This gave reason to rethink the data collection process, and determine a better way to collect thermal data. This resulted in my development of a project for the 2012 trip that I named Therma. Therma consisted of an Arduino ProMini, a thermistor, an OpenLog, and most importantly a Melexis MLX90614 non-contact thermal sensor. By using a non-contact thermal sensor, data was collected at a much higher rate, with higher accuracy, and no need to let the sensor come to equilibrium at each point. This proved to be a vast improvement over the thermochrons, however it still had some issues. Distance calibration was done based on marker flags and time, so data had to be adjusted based on the speed the instrument was moving at (which was based on a human walking on uneven snow and ice). Several changes to the code and hardware had to be made while in Alaska, a switch was added to stop data collection and the location of the units battery had to be moved after a USB cable and RJ-45 cable both snapped due to the cold. Overall this method was far superior and could be processed roughly with a few hours of work (whereas the thermochrons took months to pick through the data to make a graph). Again, the data showed a lose correlation with the resistivity data which was presented at the 2013 AGU meeting.
Before the 2014 trip, the issues from Therma were discussed as a group and a new project named Whistler was conceived. Whistler was based on the same ideas as Therma, however many improvements were made. The MLX-90614, Arduino ProMini, and OpenLog were still at the heart of the unit, however the thermistor was replaced with a TMP36 (which was more accurate) and a US1881 Hall Sensor was used to determine distance. The other main change was with the code. Vast improvements were made to improve accuracy of the data, and allow for both distance based and time based data collection. The end result was a much more reliable, better constructed device that corrected many of the jerry–rigged parts from Therma. When deployed in Alaska, Whistler preformed admirably, was easier to handle and provided excellent data. In addition, the TMP36 showed the possibility of detecting micro-climates above the ice which will be a project for the 2016 Alaska trip.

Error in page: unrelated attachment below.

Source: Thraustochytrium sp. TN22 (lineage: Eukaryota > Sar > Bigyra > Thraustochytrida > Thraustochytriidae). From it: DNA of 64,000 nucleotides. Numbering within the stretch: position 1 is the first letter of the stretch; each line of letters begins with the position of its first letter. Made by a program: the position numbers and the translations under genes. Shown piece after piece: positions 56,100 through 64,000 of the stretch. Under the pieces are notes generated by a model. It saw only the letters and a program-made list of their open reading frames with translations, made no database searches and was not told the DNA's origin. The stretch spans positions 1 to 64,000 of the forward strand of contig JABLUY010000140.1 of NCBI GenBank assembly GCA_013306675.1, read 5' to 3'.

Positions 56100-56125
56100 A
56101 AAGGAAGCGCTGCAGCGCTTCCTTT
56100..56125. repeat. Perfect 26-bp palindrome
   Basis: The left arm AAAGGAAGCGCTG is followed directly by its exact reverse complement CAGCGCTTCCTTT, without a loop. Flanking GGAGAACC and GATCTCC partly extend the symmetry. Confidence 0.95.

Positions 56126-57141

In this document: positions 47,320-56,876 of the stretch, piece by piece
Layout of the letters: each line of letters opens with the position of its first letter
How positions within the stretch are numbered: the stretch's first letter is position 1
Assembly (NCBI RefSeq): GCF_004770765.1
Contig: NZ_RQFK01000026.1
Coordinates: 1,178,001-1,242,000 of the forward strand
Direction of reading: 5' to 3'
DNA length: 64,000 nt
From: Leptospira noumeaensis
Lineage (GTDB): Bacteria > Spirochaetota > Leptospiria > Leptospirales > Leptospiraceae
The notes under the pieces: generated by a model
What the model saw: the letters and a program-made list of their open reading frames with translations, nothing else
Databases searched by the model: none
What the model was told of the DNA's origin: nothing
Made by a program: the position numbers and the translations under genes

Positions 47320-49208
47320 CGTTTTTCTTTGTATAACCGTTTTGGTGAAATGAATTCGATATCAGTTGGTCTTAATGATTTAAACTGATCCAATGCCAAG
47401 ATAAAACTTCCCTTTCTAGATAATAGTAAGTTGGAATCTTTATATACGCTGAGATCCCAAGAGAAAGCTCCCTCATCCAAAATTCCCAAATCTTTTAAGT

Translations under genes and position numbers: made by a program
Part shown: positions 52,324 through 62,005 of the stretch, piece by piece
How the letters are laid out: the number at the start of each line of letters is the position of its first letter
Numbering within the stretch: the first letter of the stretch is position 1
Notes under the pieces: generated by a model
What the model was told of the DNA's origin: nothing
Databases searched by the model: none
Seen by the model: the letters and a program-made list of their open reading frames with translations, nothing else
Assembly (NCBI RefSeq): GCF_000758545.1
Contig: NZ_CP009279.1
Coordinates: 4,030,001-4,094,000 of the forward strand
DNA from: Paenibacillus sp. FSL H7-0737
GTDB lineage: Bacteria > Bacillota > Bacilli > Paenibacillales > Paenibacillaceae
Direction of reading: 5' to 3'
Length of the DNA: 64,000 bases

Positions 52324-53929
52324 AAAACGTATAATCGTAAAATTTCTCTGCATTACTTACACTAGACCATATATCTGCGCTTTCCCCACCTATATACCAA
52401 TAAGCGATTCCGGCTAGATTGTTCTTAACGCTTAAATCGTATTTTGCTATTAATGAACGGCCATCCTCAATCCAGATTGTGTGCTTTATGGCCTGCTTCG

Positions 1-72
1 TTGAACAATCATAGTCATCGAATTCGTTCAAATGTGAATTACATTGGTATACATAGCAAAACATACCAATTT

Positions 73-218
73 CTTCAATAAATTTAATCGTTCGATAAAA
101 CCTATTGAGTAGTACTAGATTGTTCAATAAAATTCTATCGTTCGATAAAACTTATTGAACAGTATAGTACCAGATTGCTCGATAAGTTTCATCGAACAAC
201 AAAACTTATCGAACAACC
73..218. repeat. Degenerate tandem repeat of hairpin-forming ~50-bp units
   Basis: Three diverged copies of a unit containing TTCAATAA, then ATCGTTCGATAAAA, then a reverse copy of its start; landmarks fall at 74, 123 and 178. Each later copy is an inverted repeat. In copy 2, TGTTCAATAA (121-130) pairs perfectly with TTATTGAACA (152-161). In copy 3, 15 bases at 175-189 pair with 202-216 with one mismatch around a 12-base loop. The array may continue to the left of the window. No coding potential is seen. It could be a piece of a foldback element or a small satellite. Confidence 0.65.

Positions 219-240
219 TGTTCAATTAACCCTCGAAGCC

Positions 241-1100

From the start in 2003, the arctic research project has evolved greatly. By 2010, when I first brought students, the trip had evolved into a two week research trip with three high school students, three professors, and 12 college students. In 2012, the program added the opportunity for two education majors to not just conduct field research, but also to video chat back with elementary, middle, and high schools around the country. This continued in 2014, and has now become a much sought after opportunity because it not only allowed students to conduct real field research, but it also was a cultural exchange as the students would visit the local schools and present to the community and scientists at the school yard talks held weekly at the Barrow Arctic Research Center (BARC).
This trip is an ever evolving experiential learning opportunity for students. I am glad that I have been a part of it and know that it will give many students the chance to experience science in a new way. It also gives a unique view on the world around us and is a life changing trip for everyone who participates!
To see the 2014 research trip home page follow this link to Radford University’s website: Arctic Research
To read some more details about Whistler and how it evolved read “On the Origin of Thermal Sensors”